Electronic Cigarette: CA Santa Maria


Extends smoking regulations to e-cigarettes…

SM votes to extend smoking regulations to e-cigarettes
Ben Miller
The Santa Maria City Council passed an ordinance Tuesday to include e-cigarettes, or vapes, in its public smoking ban.
The vote was unanimous and makes Santa Maria the second city between San Luis Obispo and Santa Barbara to explicitly define e-cigarettes in the same way as regular ones.
E-cigarette smokers will no longer be able to vape in businesses, public buildings, enclosed public spaces or within a “reasonable distance” of the entrances to public buildings, according to City Attorney Gilbert Trujillo.
The ordinance doesn’t include places like sidewalks and parks and also doesn’t apply to tobacco stores, residences or hotel rooms.
City Librarian Mary Housel asked Trujillo to weigh in on the subject after a patron was found using an e-cigarette in the stacks at the public library, he said.
Nine people argued against the move during public comment, saying that switching to e-cigarettes helped them to quit smoking, improved their health and that the odor from the devices is more fragrant than regular cigarettes. Some, like Deborah Shoults, asked the council not to approve the ordinance because it would force vapers to stand in the path of the kind of secondhand smoke many used to produce themselves.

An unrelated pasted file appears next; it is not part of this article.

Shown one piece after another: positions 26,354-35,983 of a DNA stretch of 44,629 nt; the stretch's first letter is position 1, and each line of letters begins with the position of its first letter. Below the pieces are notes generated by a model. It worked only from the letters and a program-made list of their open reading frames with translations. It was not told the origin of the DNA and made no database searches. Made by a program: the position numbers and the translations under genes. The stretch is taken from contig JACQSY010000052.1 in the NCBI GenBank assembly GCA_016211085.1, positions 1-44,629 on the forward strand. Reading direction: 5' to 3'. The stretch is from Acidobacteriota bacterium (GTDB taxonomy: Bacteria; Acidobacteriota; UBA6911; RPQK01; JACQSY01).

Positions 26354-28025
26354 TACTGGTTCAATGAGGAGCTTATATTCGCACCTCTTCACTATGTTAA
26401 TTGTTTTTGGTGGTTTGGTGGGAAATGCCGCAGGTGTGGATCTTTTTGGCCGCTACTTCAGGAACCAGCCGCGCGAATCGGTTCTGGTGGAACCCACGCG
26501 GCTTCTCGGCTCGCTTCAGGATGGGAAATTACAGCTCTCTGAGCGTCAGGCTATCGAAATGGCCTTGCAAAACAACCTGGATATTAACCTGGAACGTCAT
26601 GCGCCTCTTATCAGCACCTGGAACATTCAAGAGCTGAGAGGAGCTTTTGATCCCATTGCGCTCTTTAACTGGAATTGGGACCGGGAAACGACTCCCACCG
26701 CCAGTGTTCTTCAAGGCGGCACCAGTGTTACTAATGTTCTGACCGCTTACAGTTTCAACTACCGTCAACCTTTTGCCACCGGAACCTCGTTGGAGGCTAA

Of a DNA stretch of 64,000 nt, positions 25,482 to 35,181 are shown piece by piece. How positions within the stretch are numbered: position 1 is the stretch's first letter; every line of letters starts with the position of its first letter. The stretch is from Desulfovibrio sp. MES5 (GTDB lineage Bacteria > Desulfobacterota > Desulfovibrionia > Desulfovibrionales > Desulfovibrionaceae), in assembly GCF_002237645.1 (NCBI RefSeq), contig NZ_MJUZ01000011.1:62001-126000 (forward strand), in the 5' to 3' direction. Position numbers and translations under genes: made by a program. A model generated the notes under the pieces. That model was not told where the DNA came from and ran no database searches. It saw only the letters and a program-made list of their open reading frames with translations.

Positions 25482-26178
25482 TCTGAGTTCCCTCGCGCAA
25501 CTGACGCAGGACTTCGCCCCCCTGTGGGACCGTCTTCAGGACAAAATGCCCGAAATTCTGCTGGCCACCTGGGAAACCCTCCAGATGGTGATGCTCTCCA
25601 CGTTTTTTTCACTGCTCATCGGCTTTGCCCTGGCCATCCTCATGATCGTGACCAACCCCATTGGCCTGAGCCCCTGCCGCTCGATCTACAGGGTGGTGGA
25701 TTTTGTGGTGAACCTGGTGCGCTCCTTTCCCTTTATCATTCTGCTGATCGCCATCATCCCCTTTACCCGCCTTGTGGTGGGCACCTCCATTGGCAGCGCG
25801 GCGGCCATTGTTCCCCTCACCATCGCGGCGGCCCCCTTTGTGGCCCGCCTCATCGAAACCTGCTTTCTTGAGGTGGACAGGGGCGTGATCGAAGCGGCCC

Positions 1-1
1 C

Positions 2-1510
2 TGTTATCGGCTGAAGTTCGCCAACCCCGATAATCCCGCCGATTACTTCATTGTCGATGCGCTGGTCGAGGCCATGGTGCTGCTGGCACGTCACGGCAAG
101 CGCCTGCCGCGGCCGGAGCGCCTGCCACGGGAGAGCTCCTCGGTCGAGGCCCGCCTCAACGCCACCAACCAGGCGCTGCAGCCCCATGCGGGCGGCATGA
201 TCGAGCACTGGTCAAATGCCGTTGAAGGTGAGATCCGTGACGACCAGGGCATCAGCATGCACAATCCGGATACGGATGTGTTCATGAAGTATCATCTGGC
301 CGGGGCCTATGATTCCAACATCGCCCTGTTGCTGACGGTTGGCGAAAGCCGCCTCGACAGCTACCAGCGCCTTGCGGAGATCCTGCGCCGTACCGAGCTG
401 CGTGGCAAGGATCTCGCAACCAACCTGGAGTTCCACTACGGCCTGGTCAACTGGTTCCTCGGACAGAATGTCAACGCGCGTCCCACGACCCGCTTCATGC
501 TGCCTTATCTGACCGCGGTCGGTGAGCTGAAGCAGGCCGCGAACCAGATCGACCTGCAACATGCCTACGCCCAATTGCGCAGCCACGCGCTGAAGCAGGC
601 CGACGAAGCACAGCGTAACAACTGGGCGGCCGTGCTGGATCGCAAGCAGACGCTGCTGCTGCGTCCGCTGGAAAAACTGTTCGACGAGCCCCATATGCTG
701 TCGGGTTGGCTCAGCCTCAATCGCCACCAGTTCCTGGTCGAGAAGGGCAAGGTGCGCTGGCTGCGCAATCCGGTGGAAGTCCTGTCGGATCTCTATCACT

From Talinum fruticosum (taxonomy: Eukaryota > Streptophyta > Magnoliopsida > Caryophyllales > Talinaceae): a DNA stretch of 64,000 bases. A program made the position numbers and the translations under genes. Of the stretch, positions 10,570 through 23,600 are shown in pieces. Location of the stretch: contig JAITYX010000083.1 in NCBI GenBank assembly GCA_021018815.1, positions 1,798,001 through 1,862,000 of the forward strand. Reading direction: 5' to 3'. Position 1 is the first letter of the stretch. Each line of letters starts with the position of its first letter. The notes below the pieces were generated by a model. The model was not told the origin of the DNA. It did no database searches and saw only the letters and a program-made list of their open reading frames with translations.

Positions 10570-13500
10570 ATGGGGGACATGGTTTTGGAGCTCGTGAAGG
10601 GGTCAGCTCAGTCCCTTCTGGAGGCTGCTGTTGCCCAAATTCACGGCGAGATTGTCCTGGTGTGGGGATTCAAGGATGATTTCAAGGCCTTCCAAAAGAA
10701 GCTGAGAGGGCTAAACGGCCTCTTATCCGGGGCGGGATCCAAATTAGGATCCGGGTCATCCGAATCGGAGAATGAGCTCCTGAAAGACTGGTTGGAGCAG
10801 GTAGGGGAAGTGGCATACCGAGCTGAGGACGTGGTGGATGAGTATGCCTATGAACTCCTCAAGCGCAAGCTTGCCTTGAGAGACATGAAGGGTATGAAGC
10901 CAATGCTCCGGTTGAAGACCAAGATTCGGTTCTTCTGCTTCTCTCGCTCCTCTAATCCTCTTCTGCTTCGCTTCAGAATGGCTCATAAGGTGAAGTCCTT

“My problem with having it classified as (the same as) a cigarette is having us put in … designated smoking areas,” Shoults said. “To me, that would be very offensive, if I were to have to sit with somebody who’s smoking.”
Housel said she didn’t agree with the distinction.
“As far as I’m concerned, a cigarette’s a cigarette,” she said.
Councilmember Jack Boysen, who said he used bicycling to quit smoking, said he voted for the ordinance because it wouldn’t necessarily keep vapers from using the devices.
“I don’t think we’re doing anything here to prevent you from utilizing these e-cigarettes in a legal manner,” Boysen said. “All we’re doing is saying you can’t do it sitting in the library, you can’t do it sitting in the City Hall building. I heard people talking about being respectful, and I think that’s great and obviously I certainly encourage that. But the person that’s sitting over there in our public library, sitting next to a child trying to read, puffing on an e-cigarette … it’s just not appropriate.”
Stanton Glantz, director of the Center for Tobacco Control Research and Education at the University of California, San Francisco, said research can’t yet answer many questions about how harmful e-cigarettes are but that they’re generally less damaging than regular smoking.
“They’re not as bad as a cigarette, but they’re still polluting the air,” he said.
Glantz said there isn’t a scientific conclusion yet as to whether the activity leads to cancer or heart problems, but that certain known facts indicate that it could. E-cigarettes produce ultrafine particles that research has shown have an affect on heart disease, irritate lungs and contain carcinogens, he said. Further, the aerosol that e-cigarettes put into the air contains nicotine and can include metals that come from the heating device.
Buellton adopted the same recognition in 2012, while Pismo Beach’s city attorney said their definition should be broad enough to include them. San Luis Obispo is considering a similar measure to Santa Maria, and Los Angeles formally included e-cigarettes in their codes Tuesday as well. City officials in Lompoc, Grover Beach, Solvang and Santa Barbara said they don’t recognize e-cigarettes in their codes.

Be the first to comment

Leave a Reply

Your email address will not be published.